95. OPTIMIZED DAMPING DEVICE CONFIGURATION DESIGN OF A STEEL FRAME STRUCTURE BASED ON BUILDING PERFORMANCE INDICES
Energy dissipation devices (EDDs) have been accepted as one of the viable strategies for enhancing the seismic performance of building structures. However, current design provisions do not provide guidelines for optimizing the EDD configurations. For many building structures an efficient configuration of EDDs may provide considerable performance improvement. Similarly, an optimized configuration may reduce the number of EDDs required to achieve a target performance objective. In this paper an existing building with added linear viscous dampers is redesigned based on different performance index optimization. The results indicate that the optimal device configurations are highly related to the dynamic properties of the structure and its required performance index. In one instance, where the cost is the major concern and a performance requirement is placed on story drift limitation, the total device damping coefficient can be reduced by 26%.
This article appeared in Special Operations Technology magazine. It provides a very complete explanation of the Taylor Devices isolated seat for the Navy, complete with many photos. The article also includes the experiences of the seat occupants under high speed ocean travel.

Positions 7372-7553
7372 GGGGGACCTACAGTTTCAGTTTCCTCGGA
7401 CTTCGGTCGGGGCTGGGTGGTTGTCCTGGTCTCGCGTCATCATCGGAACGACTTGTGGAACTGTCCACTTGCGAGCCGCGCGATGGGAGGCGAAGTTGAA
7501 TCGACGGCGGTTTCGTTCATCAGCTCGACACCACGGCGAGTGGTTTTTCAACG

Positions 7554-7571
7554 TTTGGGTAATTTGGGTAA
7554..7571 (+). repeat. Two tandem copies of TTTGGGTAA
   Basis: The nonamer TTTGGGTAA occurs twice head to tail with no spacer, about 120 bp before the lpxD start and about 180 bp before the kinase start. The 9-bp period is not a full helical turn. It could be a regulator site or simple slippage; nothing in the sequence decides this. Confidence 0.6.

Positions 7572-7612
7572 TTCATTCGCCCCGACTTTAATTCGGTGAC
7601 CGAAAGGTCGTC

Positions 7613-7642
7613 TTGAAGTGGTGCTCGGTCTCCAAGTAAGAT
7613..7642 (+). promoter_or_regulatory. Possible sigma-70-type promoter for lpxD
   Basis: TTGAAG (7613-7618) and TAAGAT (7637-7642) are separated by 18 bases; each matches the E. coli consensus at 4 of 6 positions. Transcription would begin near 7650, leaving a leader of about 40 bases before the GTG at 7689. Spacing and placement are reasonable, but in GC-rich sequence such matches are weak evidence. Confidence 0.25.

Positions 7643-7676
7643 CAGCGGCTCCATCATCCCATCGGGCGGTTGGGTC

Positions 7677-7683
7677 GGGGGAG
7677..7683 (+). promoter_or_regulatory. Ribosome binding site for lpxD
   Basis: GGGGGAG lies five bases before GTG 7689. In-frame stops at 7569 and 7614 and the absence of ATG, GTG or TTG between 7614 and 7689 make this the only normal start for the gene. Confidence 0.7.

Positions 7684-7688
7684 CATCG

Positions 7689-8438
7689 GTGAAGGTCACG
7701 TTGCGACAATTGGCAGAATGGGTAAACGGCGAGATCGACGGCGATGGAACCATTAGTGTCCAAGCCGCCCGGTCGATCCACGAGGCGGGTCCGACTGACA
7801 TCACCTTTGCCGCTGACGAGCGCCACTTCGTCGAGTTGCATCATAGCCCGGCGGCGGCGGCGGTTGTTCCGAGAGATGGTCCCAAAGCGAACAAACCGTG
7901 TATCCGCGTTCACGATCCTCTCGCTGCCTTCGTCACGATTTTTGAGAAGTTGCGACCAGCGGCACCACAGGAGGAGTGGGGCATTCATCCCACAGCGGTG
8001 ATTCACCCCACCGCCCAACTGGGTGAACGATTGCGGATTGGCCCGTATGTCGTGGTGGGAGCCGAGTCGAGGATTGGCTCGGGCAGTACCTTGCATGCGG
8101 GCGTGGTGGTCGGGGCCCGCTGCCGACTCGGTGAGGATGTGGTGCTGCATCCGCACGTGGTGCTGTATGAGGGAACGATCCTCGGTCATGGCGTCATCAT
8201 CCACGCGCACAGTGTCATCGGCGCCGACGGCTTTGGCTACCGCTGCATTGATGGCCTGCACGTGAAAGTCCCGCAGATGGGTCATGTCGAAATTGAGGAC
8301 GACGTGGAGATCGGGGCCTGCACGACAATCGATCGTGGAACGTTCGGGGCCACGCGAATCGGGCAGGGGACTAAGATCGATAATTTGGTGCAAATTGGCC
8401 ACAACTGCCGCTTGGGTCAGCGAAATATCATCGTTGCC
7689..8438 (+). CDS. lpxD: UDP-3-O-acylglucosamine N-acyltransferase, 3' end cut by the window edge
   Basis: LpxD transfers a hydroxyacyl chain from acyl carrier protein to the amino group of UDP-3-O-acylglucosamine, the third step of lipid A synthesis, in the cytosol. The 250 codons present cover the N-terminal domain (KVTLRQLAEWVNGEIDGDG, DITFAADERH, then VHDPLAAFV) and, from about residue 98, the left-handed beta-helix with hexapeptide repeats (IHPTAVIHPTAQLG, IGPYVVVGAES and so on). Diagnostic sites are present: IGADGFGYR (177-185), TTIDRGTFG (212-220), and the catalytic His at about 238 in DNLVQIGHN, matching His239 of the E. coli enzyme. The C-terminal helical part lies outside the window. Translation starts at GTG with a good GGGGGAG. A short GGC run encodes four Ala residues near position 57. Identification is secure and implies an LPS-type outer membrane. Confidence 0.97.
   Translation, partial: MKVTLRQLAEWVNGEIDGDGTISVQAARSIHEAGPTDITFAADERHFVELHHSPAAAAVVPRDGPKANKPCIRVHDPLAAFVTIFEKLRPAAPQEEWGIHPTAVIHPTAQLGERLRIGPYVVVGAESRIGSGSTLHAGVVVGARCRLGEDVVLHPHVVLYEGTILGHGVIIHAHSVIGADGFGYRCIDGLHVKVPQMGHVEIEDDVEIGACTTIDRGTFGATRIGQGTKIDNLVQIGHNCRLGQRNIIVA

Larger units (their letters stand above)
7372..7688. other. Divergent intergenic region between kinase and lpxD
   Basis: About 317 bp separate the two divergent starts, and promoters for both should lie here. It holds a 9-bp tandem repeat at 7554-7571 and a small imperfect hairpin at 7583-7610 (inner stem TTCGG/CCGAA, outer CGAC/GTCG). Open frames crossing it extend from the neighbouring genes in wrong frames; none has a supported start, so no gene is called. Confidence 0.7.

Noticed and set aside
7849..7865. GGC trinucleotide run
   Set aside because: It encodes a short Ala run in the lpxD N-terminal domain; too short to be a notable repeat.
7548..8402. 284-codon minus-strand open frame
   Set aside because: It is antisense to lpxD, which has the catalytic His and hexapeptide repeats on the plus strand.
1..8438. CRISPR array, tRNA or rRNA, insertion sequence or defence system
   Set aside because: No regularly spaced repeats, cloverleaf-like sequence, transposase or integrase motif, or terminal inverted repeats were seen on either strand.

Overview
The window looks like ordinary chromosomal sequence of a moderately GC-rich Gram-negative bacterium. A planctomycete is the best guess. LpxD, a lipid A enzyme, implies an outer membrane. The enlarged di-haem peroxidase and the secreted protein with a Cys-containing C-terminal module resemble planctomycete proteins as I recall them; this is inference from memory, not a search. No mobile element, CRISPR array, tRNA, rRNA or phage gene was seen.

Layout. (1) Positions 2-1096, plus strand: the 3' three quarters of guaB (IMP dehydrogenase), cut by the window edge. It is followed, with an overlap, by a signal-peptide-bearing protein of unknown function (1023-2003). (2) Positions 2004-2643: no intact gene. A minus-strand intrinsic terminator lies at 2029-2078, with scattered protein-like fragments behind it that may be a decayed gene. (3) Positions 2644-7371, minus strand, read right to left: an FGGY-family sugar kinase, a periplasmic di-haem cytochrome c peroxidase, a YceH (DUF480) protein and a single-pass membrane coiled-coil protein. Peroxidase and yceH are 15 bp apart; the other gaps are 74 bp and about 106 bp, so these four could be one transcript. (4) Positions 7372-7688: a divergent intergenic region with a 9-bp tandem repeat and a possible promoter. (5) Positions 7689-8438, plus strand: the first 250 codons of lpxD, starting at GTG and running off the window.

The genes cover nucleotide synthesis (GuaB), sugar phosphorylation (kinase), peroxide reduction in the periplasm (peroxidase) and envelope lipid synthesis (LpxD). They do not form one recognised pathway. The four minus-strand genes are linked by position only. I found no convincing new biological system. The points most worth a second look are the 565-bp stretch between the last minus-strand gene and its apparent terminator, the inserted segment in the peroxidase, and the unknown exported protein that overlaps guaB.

37. TESTING PROCEDURES FOR HIGH OUTPUT FLUID VISCOUS DAMPERS USED IN BUILDING AND BRIDGE STRUCTURES TO DISSIPATE SEISMIC ENERGY
This paper discusses the test methodology and procedures developed for an application within the buildings of a medical center complex in Southern California.
This report describes the seismic analysis of a building at Oak Ridge, TN. It shows that the addition of viscous dampers to this structure provides adequate seismic protection.
This paper describes the widespread destruction caused by the Loma Prieta earthquake in the San Francisco Bay Area. It deals extensively with some of the worst damage, which was the destruction of huge circuit breakers. The article discusses how the repetitive nature of the seismic input excited resonance in many structures.
This paper describes an NSF funded project to investigate viscous dampers with controlled variable damping constant, using electrorheological fluid. Experimental results correlate well with analytical predictions.